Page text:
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Why Wayne Rooney Is Finally Fulfilling His Potential

Old Trafford striker at the peak of his powers.

Manchester United’s remarkable run to an almost guaranteed 19th league title and a third Champions league final in four years has seen as many individuals garner praise as goals scored by the league leaders.

Sir Alex Ferguson for his success in the transfer market, for his ability to manage a myriad of injuries, for the incredible managerial instinct that allowed him to put together another superb side after a squad that was dismissed as “average by United’s standards and their worst team for years”.

Nemanja Vidic for his ability to be the rock at the heart of United’s constantly changing defence, for being the squad’s most reliable performer, for stepping into the leadership breach left by Gary Neville’s retirement.

Ji-Sung Park for his irresistible engine, for coming into the side to perform a very specific role and for being the club’s unsung hero.

There are others, too. Ryan Giggs continues to defy both age and critics with his consistently world-class performances. Javier Hernandez, for his clinical finishing. Nani, for his vast improvement.

Yet there’s one other man who, of late, has taken responsibility of driving United’s season onto a greater level of success. A man who has deservedly attracted negative attention all season and who at one stage looked destined for the Old Trafford exit.

It’s absolutely no coincidence that United’s evolution from an efficient, experienced side into deserved champions of England and possibly Europe has corresponded with the incredible upturn in Wayne Rooney’s form and fortune.

Having spent the majority of the season licking his wounds, wallowing in self-pity and seemingly playing with the weight of the world on his shoulders, England’s best finally staged an impressive personal turn-around near the anniversary of the ankle injury that halted last year’s heroics and saw Rooney’s season limp to a lame finish.

There’s also no doubt that the continuing emergence of Hernandez as the Premier League’s greatest goal poacher has given Rooney the freedom he has lacked for so long. Too long, in fact.

2009-2010 may well have been Rooney’s most prolific – 35 goals were scored, goal scorer’s goals, too – but it still wasn’t vintage Rooney. He was still restricted by the role he had to play and it’s to his eternal credit that he’d unquestionably continue to selflessly sacrifice himself for the good of the team.

Rooney was, and always will be, at his best when given the freedom of the final third to be his roaming, instinctive and destructive self.

The Rooney that so skillfully juggled the ball and terrorised opposing defences for England during Euro 2004. The Rooney that scored on his Everton debut with a daring, curling effort into David Seaman’s top corner against the then-unbeaten Arsenal. The Rooney that scored that intimidatingly natural hat trick on his Champions League and Manchester United debut and who has scored several outstanding goals since, including a goal of the season volley against Newcastle United back in 2005.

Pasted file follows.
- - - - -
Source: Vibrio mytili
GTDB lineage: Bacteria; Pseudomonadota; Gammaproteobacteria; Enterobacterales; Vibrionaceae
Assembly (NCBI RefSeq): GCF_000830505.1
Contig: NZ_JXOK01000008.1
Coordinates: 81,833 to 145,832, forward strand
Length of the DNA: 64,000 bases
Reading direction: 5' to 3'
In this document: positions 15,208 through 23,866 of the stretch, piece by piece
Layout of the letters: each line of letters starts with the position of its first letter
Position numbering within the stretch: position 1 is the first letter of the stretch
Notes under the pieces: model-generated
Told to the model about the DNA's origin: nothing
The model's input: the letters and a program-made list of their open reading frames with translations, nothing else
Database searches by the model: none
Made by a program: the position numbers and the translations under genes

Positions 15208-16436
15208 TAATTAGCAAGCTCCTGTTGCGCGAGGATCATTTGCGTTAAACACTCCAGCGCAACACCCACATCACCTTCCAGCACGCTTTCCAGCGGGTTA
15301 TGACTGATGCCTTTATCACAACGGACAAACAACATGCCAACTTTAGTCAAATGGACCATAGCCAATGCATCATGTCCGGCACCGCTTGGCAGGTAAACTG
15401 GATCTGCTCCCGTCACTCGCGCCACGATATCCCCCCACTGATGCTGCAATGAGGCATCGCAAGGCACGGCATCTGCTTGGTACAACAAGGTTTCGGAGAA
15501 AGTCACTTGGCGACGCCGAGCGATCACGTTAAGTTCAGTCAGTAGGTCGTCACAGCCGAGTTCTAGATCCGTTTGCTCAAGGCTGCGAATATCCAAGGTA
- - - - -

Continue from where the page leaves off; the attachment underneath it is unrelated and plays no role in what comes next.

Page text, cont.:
That is a peak Wayne Rooney. One that isn’t sacrificing himself to allow the self-indulging Cristiano Ronaldo to play for himself, or occupying the lone striker role due to the incompetence of a lethargic Dimitar Berbatov or an unfortunately injured Michael Owen.

Rooney has always looked at his best in a ‘second-striker’ role, one that gives him the freedom he deserves. He blossomed at Everton when Duncan Ferguson led the line, won the headers, worked the channels and occupied the opposing defence. When Louis Saha occupied that same role at United, Rooney again thrived; 23 goals in the 2006-2007 season testify that when compared to 18 the following season with Carlos Tevez as his partner.

That’s not to say he hasn’t looked good in any other role – his natural talent and passion will always dictate that he can perform throughout the course of the season. In fact, those instances where Rooney has still looked good in an unfavoured role actually underline his class. Would Kaka have looked nearly as good at AC Milan without Ambrosini and Gattuso toiling away to give him a platform to play on? The answer is a blunt ‘no’. Rooney, on the other hand, has never just made up the numbers.

In partnering Hernandez for United, Rooney again appears to have found a personal nirvana. The young Mexican is content to occupy the penalty box, make the right runs and scrap for any sniff of a goal-scoring chance that may come his way. Comparisons to a young Owen are neither premature or an embellishment.

Back is Rooney’s playground instinct. The instinct that sees him play without a fear of failure, that makes him dare to try the spectacular. That sensational, capricious bicycle kick against Man City is him at his best – a scorer of great goals; not necessarily a great goal scorer. If he sees a ball bounce thirty-five yards from goal, he no longer hesitates to try his luck. If he thinks he’s capable of scoring a free-kick, he’ll take it.

Fans are again witnessing the enthusiasm that makes Rooney such a popular, positive character around the training ground. The precocious teenager in him that would rather perform kick-ups than stretch and who impresses even the most decorated of footballers with his skill.

When Cristiano Ronaldo left for Real Madrid, Sir Alex Ferguson backed Rooney to fill the void left by the Portuguese star. He also once said: “I think we have got the best young player this country has seen for the past 30 years”. He was right.

It’s finally time to overlook Rooney’s off-field pursuits, his early season tantrum and his enormous wage packet. United and England’s best player is back with a vengeance.

Follow Declan Warrington on Twitter @decwarrington

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